Last March, the Freedom from Religion Foundation complained to the Northwest Arkansas Economic Development District about the allocation of funds to Ecclesia. According to the FFRF report, a NWAEDD representative pledged not to use any additional funds for religious purposes.
While I doubt it will happen, I believe the Arkansas legislature should investigate the funneling of funds to Ecclesia and other religious organizations. Specifically, Ecclesia’s role, if any, in the bribery scandal should be investigated. More generally, Ecclesia’s status as a church appears to be questionable as has been the practice of allocating public funds for sectarian religious purposes.
Last week, Arkansas state representative Micah Neal pleaded guilty to fraud and accepting bribes from two non-profits in his district in exchange for state government discretionary funds. One of the non-profits has been identified as Ecclesia College, a Bible college in Springdale, Arkansas. In the plea agreement with Rep. Neal, the president of Ecclesia College — Oren Paris III – is referred to as one of those who authorized payments to Rep. Neal. After this news emerged, Paris issued a statement via Facebook denying any wrongdoing.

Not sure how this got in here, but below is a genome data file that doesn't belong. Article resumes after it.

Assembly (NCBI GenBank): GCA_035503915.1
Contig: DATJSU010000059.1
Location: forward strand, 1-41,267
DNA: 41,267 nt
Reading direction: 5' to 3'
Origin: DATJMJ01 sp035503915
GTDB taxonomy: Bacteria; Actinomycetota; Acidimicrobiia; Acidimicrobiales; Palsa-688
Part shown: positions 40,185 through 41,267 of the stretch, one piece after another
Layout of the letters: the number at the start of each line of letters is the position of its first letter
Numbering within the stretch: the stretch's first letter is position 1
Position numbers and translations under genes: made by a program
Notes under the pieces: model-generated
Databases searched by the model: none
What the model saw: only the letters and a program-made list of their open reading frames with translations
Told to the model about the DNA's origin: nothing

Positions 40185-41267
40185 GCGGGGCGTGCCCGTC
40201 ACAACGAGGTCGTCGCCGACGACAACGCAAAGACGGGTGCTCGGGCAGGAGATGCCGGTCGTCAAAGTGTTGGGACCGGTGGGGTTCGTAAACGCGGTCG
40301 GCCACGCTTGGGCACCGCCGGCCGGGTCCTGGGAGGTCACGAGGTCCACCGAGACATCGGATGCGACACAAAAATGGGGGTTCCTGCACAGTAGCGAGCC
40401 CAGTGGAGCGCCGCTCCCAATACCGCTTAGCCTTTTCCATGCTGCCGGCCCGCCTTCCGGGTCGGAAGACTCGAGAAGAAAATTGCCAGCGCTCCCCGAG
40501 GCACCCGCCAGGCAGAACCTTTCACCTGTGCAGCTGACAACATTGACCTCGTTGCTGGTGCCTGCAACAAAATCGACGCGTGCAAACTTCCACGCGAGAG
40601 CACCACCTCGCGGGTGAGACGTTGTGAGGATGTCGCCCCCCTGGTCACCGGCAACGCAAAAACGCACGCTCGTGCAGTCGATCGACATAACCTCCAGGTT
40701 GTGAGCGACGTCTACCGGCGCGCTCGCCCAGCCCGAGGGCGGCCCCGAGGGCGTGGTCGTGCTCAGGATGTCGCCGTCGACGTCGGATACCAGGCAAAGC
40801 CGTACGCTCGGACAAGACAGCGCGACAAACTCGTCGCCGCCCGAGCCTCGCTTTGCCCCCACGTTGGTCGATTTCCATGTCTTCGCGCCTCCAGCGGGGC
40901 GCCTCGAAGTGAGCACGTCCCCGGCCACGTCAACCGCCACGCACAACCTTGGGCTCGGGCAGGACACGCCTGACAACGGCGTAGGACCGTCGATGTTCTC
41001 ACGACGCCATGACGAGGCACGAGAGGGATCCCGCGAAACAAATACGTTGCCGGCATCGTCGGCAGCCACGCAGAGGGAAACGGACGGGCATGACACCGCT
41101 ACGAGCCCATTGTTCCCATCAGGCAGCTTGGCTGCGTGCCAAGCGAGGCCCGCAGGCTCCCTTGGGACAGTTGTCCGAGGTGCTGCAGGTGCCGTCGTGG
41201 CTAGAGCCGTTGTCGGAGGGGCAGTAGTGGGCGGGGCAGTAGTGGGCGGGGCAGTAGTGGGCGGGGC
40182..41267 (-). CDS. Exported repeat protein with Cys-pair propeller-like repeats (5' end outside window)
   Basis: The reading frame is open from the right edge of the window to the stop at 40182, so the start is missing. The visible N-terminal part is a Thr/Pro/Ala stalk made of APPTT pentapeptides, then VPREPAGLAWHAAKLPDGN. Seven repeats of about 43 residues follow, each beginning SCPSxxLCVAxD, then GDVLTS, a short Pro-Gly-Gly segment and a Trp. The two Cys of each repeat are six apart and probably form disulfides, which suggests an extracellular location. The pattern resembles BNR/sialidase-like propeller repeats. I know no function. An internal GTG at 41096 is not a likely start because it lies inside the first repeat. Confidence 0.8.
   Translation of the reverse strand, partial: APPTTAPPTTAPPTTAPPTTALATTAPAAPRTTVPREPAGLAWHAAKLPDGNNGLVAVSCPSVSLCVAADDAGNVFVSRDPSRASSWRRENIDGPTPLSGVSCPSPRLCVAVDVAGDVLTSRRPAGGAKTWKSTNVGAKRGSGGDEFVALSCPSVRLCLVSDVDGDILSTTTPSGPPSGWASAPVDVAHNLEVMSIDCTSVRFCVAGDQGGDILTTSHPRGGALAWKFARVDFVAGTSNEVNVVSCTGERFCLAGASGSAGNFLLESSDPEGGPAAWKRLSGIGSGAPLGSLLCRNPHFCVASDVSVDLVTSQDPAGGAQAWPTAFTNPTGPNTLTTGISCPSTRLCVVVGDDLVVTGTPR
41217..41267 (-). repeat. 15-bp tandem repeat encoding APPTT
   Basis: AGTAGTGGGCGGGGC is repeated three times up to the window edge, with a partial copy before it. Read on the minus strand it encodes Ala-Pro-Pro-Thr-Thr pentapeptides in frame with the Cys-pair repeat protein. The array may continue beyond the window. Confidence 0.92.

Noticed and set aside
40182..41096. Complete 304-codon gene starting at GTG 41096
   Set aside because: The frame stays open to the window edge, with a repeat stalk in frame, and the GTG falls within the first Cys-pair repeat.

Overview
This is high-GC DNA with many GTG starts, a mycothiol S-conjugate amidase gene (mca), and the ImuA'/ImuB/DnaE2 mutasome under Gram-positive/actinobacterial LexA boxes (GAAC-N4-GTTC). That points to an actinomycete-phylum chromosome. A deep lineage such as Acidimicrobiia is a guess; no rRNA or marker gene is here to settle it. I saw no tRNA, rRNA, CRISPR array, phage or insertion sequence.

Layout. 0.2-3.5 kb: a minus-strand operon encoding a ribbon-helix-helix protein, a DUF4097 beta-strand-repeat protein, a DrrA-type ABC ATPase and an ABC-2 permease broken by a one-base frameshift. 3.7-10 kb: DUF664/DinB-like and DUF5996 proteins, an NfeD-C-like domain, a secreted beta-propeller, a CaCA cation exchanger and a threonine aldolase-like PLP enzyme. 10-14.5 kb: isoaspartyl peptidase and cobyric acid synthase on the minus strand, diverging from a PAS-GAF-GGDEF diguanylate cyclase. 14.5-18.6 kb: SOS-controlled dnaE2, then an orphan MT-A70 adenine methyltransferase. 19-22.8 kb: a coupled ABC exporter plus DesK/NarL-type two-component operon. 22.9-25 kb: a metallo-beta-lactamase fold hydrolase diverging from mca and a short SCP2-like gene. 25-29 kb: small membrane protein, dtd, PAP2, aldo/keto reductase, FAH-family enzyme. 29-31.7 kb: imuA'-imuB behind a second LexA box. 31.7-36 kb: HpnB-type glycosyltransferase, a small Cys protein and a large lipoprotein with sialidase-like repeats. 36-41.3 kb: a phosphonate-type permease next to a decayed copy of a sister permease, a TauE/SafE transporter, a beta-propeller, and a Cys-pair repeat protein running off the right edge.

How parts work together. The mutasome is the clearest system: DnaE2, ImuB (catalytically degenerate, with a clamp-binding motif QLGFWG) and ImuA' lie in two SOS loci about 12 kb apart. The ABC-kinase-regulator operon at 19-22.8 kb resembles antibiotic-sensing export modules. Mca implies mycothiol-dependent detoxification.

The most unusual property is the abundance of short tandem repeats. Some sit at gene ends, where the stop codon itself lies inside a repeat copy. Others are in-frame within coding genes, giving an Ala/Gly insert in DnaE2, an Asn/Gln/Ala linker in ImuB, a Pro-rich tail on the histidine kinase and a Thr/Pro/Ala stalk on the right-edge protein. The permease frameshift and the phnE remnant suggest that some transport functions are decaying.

After Paris posted his denial, I left a comment asking about specific elements of the plea agreement. The agreement claimed Paris (“Person B”) authorized payment of $18,000 to Neal through a consultant (“Person C”). On the Facebook page comment section, I asked about the identity of Person C is and why Ecclesia College paid Person C $65,000 as stated in the plea agreement. According to the agreement, $18,000 was authorized to go to Rep. Neal. Two other commenters also called on Paris to provide more information.
As of yesterday, Ecclesia College has removed those comments from their Facebook denial and banned my account from commenting. I heard from one other commenter who is also banned. Instead of addressing what are fair questions based on the plea agreement, Ecclesia removed the comments.
It seems likely that additional charges will come in this case and that the questions for Ecclesia will not go away. If there is truly no wrongdoing Ecclesia should be transparent about this deal which involves tax payer funding and a breach of public trust.